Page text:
“Egged does not intend to allow various parties to use buses as a negative advertising platform; liable to cause resentment and discomfort to the users of its services,” Egged responded.
The bus companies are not necessarily acting altruistically. They simply don’t want to get involved in conflict with groups that might disapprove of their advertisements. There was a similar incident in August when religious Jews objected to advertisements that depicted women, and a liberal organization appealed against this in the Supreme Court on the grounds of gender discrimination. Egged announced that from now on its buses would carry no advertisements of with pictures of either men or women.
ARAB LEADER DISQUALIFIED – BUT PERHAPS NOT
During the past days there were various attempts to disqualify certain parties and to prevent an Arab politician from running for the next elections. Rightists tried to disqualify the Arab-Israeli National Democratic Assembly and the Ra’am-Ta’al parties on the grounds that they act against Israel, support armed resistance against Israel, and do not agree to Israel’s right to exist as a Jewish and democratic state. Three years ago, in 2009, the Knesset Elections Committee voted to disqualify the two parties on similar grounds. The decision was overturned by the High Court).
Rightists attempted to disqualify MK Hanin Zoabi of the National Democratic Assembly for her participation in the Gaza Flotilla in May 2010. Zoabi was on board the MV Mavi Marmara when Israel commandos were attacked by activists on board. Footage from the boat showed her repeatedly inciting against Israel and calling for a third Intifada. Although the Knesset voted 34-16 to strip her of certain parliamentary rights, Attorney General Yehuda Weinstein subsequently closed the case against her in 2011 “as a result of significant evidentiary and legal difficulties.”
Leftists tried to disqualify the extreme right-wing Strong Israel party on the grounds of its alleged incitement to racism, its opposition to Israel as a democratic state, and its support of terror organizations such as Rav Meir Kahana’s Kach party.
Feminist organizations aimed to disqualify Shas and United Torah Judaism on the grounds that they have no women on their slates and that their central goal is denial of Israel as a democratic state.
The reaction of parties to the attempts to oust them was varied.
Aryeh Eldad of the Strong Israel Party mockingly “pleaded guilty” to the charges made against his party:
“The claims that we are racist because we want to apply Israeli law to the entire land of Israel is correct,” he said. “The claim that that we are racist because we want to make Hebrew the sole official language is true. We have even submitted a bill to this effect written by Prof. Ruth Gavison. They claimed that we are racist because we are working towards the eviction of illegal residents and infiltrators – this is true. We believe that the Land of Israel belongs to the people of Israel.”
Regarding the gender accusations made against them, the two Torah parties responded with a letter from their lawyers that while they do not oppose other parties having female Knesset members, as far as “the parties operate, in accordance to halachah, with a clear separation between men and women – for reasons of modesty. Men of the respondent [parties] have one function, and women a different one. The division of roles is not in order to exclude women or discrimination against them, or to argue that women are less than men.”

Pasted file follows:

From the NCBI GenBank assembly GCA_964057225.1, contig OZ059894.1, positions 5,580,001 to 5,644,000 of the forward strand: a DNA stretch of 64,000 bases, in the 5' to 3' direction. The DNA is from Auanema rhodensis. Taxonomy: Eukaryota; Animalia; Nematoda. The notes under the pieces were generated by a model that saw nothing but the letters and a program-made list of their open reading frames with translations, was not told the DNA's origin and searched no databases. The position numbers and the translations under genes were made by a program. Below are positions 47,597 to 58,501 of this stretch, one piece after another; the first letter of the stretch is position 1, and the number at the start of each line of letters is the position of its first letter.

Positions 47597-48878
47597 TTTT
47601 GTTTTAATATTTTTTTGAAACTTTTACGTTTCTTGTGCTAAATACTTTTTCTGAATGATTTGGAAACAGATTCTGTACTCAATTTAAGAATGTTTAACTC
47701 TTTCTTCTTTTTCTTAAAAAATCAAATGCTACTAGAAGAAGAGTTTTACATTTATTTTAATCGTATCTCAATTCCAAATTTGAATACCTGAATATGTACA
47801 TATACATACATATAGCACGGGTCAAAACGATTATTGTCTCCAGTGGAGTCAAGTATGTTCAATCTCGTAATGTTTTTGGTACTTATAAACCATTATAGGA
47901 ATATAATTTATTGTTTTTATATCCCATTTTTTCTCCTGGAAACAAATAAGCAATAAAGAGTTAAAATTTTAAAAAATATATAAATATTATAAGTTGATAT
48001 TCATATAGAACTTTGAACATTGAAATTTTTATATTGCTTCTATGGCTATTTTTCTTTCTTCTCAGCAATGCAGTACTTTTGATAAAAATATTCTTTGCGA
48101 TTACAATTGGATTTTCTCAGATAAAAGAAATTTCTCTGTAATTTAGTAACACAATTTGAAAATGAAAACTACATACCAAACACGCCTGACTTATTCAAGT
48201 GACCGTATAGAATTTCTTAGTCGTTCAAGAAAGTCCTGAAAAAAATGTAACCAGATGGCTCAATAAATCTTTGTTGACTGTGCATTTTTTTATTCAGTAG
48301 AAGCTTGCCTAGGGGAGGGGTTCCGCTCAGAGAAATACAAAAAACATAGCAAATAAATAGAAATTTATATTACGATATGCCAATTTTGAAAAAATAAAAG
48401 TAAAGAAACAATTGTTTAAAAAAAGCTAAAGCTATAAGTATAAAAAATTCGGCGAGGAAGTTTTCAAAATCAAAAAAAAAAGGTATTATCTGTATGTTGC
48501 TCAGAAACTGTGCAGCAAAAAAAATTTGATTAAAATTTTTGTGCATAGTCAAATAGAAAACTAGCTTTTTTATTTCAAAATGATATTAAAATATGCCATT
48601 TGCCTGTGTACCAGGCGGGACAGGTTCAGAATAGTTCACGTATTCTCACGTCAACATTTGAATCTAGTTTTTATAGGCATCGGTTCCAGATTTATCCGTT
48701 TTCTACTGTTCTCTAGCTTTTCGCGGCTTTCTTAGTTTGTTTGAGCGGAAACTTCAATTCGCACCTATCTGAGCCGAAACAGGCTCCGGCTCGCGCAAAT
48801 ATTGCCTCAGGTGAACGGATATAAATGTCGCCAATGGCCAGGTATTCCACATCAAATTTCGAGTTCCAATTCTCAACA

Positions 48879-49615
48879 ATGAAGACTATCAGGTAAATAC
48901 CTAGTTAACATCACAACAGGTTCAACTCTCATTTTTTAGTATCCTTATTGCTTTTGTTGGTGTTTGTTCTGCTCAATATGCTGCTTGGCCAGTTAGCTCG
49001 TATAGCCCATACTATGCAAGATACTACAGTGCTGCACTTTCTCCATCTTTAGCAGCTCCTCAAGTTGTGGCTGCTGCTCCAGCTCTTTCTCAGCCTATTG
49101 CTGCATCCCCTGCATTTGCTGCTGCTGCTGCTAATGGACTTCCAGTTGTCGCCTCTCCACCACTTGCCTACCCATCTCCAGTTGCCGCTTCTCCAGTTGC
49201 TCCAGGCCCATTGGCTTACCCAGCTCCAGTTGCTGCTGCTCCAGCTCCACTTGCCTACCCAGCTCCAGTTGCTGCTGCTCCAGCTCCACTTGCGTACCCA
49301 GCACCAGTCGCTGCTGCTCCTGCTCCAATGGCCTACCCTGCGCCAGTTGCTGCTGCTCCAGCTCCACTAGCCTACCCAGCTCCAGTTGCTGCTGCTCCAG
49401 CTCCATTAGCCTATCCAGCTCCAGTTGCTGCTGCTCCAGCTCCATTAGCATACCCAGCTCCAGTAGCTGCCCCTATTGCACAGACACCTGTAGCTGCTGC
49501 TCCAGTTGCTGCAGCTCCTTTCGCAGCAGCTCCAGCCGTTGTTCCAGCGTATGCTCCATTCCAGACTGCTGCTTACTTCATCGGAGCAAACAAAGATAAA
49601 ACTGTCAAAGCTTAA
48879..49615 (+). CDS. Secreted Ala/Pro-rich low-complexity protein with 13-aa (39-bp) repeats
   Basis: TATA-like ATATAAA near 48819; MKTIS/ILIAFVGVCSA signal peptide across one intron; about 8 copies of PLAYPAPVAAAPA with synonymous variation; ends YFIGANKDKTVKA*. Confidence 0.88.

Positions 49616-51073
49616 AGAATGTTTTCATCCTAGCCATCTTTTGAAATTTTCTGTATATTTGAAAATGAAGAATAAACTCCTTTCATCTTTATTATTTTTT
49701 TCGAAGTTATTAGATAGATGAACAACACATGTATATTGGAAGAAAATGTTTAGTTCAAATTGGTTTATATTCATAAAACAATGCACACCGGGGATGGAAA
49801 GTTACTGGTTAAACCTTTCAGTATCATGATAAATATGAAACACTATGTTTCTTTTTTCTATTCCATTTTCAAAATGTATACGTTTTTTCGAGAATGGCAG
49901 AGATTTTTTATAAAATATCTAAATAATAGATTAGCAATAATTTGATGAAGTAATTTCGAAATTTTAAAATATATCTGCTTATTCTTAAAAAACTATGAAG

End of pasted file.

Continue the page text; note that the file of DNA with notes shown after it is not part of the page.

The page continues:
The letter argued that on the contrary, the attempt to disqualify Shas and Degel Hatorah was against the norms of democracy.
“In a democratic state, should a party that wishes to follow halachic rules be unworthy and unable to be elected to the Knesset?” it asked. “Is such a claim not clearly anti-democratic? Respondents operate in accordance to the halachah and therefore their Knesset representatives are men. If this approach is not acceptable to anyone, let them not vote for the respondents.”
As for the claim that Shas and UTJ are undemocratic, Attorney General Yehuda Weinstein argued on their behalf that, “The only claims in the request for disqualification are parts of the articles of the Shas and Agudas Israel parties, which do not indicate that the purpose platforms or practical programs of the parties are intended to negate the existence of Israel as a democratic state.”
The Attorney-General opposed all the moves to reject parties and candidates. He said that there was no legal base or convincing base to disqualify the rightist and Torah parties, and that although there was evidence that members of the two Arab parties were disturbingly close to negating Israel as a Jewish state and supporting terrorism, the evidence did not fulfill disqualification criteria set by the high court.
The Knesset Elections Committee rejected the motions to disqualify any political parties, but voted to strike Zoabi’s name from the ballot. This last decision that must still be ratified by a special nine-member panel of the High Court of Justice.
Zaobi angrily complained that the decision was a result of the “moral illegitimacy that comes with the tyrannical rule of the majority and the suppression of a basic right in a democracy.”
“The decision is a result of a political vendetta and a lowly attempt to infringe the representation of Arab constituencies,” she added. “I am convinced that in a democracy one has to continue fighting for equal status, as it is the only available course of action.”
Her party declared that it “fully supports MK Hanin Zoabi and every action she takes,” and threatened that “if the High Court of Justice does not overturn this decision, the National Democratic Assembly would not compete in the upcoming Knesset elections.”
And so went another week of Israeli politics.